break out of the fog

Breaking Out of the Winter Blues

From hedgehogs to grizzly bears… hibernation is a common mammalian trait. During the cold, winter months, metabolism decreases in response to a dearth of food and resources, and these animals enter a stage of dormancy. It’s not uncommon for humans to feel a desire to do something similar.

The Winter Blues

Often, you might think or hear someone else say, “I wish I could just hibernate through this weather,” or “I just want to curl up and sleep,” when faced with another cold and dark winter day. In fact, it is completely natural to want to avoid harsh weather. But at some times, it can be much more than that.

As a species, we have developed and evolved beyond the need for dormancy in the winter. We have bountiful resources all year long, and for many of us, the nature of our work remains the same throughout the year. It’s not only possible, but necessary to continue our lives through the dreary depths of winter.

Why are we gloomy in the winter?

It’s all well and good that we have the abilities and resources to power through the winter, but there are very real effects that this can have on our mood and health. Many people struggle with negative moods, lack of motivation, and trouble maintaining a consistent sleep schedule throughout the winter. We, as humans, certainly feel the effects of dwindling sunlight hours, and dropping temperatures. Some of us struggle with Seasonal Affective Disorder, while others just feel the drain that comes with a lack of Vitamin D and physical activity.

Combating the Winter Blues

This lack of sunlight, and the resulting deficiency in Vitamin D is a real issue that can throw off the rhythms of our bodies. The good thing about this, though, is that we know what is happening, and we know how to counteract it.

Harness the Sunlight

Make an effort to get fresh air and sunlight when it’s available. Make an excuse to get outside and walk around when you see the sun shining. Do everything you can to bring more sunlight into your life—open your curtains and let the morning light filter in; try to find a position in your office where you are exposed to a window; experiment with natural light and artificial alternatives. Changing the nature of the light in your workspace can relieve eye strain, tension in your head, and improve your mood. Just a few minutes of warming sunlight can alter your disposition for the rest of the day.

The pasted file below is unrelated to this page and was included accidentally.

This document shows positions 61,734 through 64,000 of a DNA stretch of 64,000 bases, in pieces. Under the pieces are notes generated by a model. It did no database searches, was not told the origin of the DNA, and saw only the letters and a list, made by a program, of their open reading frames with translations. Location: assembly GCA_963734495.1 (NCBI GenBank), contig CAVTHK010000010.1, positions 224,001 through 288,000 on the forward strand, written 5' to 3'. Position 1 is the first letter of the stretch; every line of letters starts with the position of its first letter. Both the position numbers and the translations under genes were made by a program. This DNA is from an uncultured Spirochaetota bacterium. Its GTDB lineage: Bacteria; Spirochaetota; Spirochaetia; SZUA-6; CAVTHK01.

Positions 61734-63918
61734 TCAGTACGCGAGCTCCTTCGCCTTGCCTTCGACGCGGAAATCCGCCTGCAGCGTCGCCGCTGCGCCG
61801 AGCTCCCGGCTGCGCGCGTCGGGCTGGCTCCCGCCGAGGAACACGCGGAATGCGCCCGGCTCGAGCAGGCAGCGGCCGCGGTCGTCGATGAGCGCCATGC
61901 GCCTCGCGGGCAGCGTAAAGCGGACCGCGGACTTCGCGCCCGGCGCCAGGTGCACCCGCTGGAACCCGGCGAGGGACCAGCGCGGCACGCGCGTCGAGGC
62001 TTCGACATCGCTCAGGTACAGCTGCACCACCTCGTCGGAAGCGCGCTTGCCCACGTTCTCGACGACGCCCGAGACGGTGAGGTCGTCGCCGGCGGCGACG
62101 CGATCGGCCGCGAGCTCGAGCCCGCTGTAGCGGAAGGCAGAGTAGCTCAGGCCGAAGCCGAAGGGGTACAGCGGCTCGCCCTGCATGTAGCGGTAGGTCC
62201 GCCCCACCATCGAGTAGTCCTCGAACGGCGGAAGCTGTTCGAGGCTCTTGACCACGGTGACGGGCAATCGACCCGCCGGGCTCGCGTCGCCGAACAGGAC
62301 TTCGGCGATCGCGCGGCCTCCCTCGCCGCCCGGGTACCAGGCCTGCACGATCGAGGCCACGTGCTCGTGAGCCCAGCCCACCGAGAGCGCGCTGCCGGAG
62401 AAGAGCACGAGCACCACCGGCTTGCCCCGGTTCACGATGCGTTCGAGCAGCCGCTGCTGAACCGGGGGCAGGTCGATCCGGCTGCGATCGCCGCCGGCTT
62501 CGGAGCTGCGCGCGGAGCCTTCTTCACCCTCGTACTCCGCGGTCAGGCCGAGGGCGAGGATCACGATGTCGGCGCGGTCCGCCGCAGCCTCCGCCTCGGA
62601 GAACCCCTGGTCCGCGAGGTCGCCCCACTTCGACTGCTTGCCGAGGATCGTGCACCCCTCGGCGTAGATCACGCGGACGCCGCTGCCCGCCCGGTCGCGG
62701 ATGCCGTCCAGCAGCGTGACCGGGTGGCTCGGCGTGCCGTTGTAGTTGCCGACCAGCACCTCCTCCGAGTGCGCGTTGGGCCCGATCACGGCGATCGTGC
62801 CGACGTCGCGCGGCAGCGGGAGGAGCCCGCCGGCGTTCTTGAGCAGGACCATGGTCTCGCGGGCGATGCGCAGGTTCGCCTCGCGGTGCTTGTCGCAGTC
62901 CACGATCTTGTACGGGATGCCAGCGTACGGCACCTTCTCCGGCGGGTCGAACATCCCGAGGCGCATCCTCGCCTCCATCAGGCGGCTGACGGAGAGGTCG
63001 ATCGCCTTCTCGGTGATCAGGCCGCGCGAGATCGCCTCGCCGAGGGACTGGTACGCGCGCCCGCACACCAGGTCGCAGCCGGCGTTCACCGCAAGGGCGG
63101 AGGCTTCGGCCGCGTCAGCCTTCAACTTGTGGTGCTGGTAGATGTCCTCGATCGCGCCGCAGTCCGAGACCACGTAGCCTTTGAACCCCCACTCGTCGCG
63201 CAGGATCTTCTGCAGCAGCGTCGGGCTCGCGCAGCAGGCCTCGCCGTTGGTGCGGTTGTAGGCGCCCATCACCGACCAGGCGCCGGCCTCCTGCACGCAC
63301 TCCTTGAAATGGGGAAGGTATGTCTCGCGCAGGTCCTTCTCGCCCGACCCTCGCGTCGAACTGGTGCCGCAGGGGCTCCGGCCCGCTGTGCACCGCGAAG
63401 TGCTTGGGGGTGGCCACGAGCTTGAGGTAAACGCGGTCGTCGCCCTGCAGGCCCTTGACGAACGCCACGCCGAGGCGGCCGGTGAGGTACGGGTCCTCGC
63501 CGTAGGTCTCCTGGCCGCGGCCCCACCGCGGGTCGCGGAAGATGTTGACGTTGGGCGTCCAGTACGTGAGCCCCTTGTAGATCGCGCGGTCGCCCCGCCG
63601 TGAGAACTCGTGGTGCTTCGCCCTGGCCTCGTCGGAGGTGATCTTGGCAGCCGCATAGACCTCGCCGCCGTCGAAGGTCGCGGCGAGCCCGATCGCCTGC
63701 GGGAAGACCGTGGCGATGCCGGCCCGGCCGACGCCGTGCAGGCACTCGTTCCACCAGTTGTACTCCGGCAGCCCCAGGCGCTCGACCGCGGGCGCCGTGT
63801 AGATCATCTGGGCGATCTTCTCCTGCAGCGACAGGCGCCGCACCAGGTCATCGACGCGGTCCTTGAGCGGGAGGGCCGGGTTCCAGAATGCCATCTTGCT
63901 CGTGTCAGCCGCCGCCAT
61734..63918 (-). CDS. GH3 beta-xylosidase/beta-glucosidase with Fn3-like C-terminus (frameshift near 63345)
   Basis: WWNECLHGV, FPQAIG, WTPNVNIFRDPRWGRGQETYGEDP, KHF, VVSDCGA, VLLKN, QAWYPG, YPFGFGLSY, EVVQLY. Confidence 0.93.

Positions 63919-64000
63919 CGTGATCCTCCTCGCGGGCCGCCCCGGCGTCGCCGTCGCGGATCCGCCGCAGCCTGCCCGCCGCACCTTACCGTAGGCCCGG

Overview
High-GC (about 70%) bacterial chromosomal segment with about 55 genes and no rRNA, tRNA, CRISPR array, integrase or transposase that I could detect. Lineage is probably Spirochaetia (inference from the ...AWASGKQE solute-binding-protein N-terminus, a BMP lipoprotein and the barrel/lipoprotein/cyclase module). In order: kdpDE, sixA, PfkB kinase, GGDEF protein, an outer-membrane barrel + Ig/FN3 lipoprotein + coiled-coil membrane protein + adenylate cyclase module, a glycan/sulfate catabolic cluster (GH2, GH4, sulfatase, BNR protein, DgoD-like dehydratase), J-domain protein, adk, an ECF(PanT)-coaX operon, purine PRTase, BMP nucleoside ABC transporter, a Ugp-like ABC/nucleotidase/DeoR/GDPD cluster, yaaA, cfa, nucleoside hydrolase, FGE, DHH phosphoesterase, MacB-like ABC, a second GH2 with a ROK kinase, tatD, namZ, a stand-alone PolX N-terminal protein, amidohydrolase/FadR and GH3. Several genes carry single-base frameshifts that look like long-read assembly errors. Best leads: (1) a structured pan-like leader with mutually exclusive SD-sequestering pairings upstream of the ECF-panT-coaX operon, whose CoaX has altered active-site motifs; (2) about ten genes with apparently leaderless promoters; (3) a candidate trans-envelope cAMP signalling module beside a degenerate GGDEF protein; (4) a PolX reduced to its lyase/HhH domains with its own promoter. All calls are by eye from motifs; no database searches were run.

Even if you aren’t a particularly exercise-minded person, it’s very important for your mental health to engage in physical activity; especially in the winter. Moving from one sedentary experience to another is detrimental to both our physical and mental health. Even if going outside isn’t possible with your current weather conditions, make it a point to set aside some time for dedicated physical activity. When you don’t feel like you have the energy to exercise, start by stretching. Sometimes, this simple act of engaging our muscles is enough to break out of our sedentary funk, and get the endorphins moving again.

Maintain a Healthy Diet

Between our cold-weather cravings, a lack of fresh greens, and all of the holiday cookies and pies, it can be very difficult to maintain a healthy diet throughout the winter. Even if we may splurge here and there, eating an extra left-over gingerbread-man, it’s important that we continue to provide our bodies with the things they need. It can be hard to maintain the levels of vitamins and minerals that we need, when our diet is limited by what is fresh and available. Consider taking C and D vitamins to stave off illness and improve mood. Fish oil is another long-heralded supplement that can help keep you balanced in the cold months.

Stay Hydrated

Sometimes, when the cold weather comes around, we forget that our bodies still need to stay hydrated. In the summertime, we crave a nice cold glass of water from time to time, but during the winter we may be more prone to brew another coffee or tea, instead. Be careful of increasingly leaning on caffeinated beverages, as they tend to wear you out physically and mentally at a certain point. They also tend to dehydrate you; so it’s important that you keep the water flowing as well.

Keep your Mindset in Check

Be vigilant against negative thought patterns. Maintain self-awareness, and be sure to notice when you start slipping into one of these negative patterns. Stop the negative thought in its tracks, and change the tone of the conversation. You should be able to talk to yourself as if you are your own best friend. Take a moment to talk to yourself in a positive tone, to offset any negativity that may have seeped in.

I have phrases that I tell myself—sometimes repeating the words like a mantra—depending on the day and my mood. I think of it like going to a mental gym. If I can work each day on saying something positive to myself, eventually it will be second nature. The more I work at it, the more effective it becomes.

Seek out Positive People and Experiences

This is true year round, but can be especially important this time of year. Take time to care for yourself. If you love reading, make time to read each day. Make time to see the friends in your life who support you and give you energy. Don’t let the cold get in the way of enjoying your days. Surround yourself with the positive energy that will get you through another day, another week, another winter. Don’t be afraid to reach out and find the help you need!


If you’re having trouble kicking the winter blues, you might benefit from mindset coaching. I’d love to help you shed the negative and harness your potential. Get in touch today!